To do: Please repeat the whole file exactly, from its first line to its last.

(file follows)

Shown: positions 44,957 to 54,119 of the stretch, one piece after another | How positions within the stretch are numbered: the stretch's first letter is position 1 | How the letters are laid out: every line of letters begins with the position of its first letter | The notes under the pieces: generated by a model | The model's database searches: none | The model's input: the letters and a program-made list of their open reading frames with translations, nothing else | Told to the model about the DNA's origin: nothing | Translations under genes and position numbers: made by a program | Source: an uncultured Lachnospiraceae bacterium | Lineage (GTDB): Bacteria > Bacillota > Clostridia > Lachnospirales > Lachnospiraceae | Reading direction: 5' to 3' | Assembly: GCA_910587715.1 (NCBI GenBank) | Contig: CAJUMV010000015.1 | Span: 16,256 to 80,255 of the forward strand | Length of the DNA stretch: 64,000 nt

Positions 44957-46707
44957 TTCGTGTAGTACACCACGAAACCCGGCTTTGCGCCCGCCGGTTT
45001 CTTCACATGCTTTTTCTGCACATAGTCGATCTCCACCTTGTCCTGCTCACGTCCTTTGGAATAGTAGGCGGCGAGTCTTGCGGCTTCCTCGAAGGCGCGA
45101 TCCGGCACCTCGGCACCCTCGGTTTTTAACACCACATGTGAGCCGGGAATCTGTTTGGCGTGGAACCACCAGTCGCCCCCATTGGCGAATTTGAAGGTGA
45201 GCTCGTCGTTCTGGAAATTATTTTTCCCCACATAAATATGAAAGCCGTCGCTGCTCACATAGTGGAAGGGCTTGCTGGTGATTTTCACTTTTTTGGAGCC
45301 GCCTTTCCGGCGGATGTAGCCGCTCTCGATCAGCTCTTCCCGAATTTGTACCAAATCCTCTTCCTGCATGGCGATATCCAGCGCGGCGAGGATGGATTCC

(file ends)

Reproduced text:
Shown: positions 44,957 to 54,119 of the stretch, one piece after another | How positions within the stretch are numbered: the stretch's first letter is position 1 | How the letters are laid out: every line of letters begins with the position of its first letter | The notes under the pieces: generated by a model | The model's database searches: none | The model's input: the letters and a program-made list of their open reading frames with translations, nothing else | Told to the model about the DNA's origin: nothing | Translations under genes and position numbers: made by a program | Source: an uncultured Lachnospiraceae bacterium | Lineage (GTDB): Bacteria > Bacillota > Clostridia > Lachnospirales > Lachnospiraceae | Reading direction: 5' to 3' | Assembly: GCA_910587715.1 (NCBI GenBank) | Contig: CAJUMV010000015.1 | Span: 16,256 to 80,255 of the forward strand | Length of the DNA stretch: 64,000 nt

Positions 44957-46707
44957 TTCGTGTAGTACACCACGAAACCCGGCTTTGCGCCCGCCGGTTT
45001 CTTCACATGCTTTTTCTGCACATAGTCGATCTCCACCTTGTCCTGCTCACGTCCTTTGGAATAGTAGGCGGCGAGTCTTGCGGCTTCCTCGAAGGCGCGA
45101 TCCGGCACCTCGGCACCCTCGGTTTTTAACACCACATGTGAGCCGGGAATCTGTTTGGCGTGGAACCACCAGTCGCCCCCATTGGCGAATTTGAAGGTGA
45201 GCTCGTCGTTCTGGAAATTATTTTTCCCCACATAAATATGAAAGCCGTCGCTGCTCACATAGTGGAAGGGCTTGCTGGTGATTTTCACTTTTTTGGAGCC
45301 GCCTTTCCGGCGGATGTAGCCGCTCTCGATCAGCTCTTCCCGAATTTGTACCAAATCCTCTTCCTGCATGGCGATATCCAGCGCGGCGAGGATGGATTCC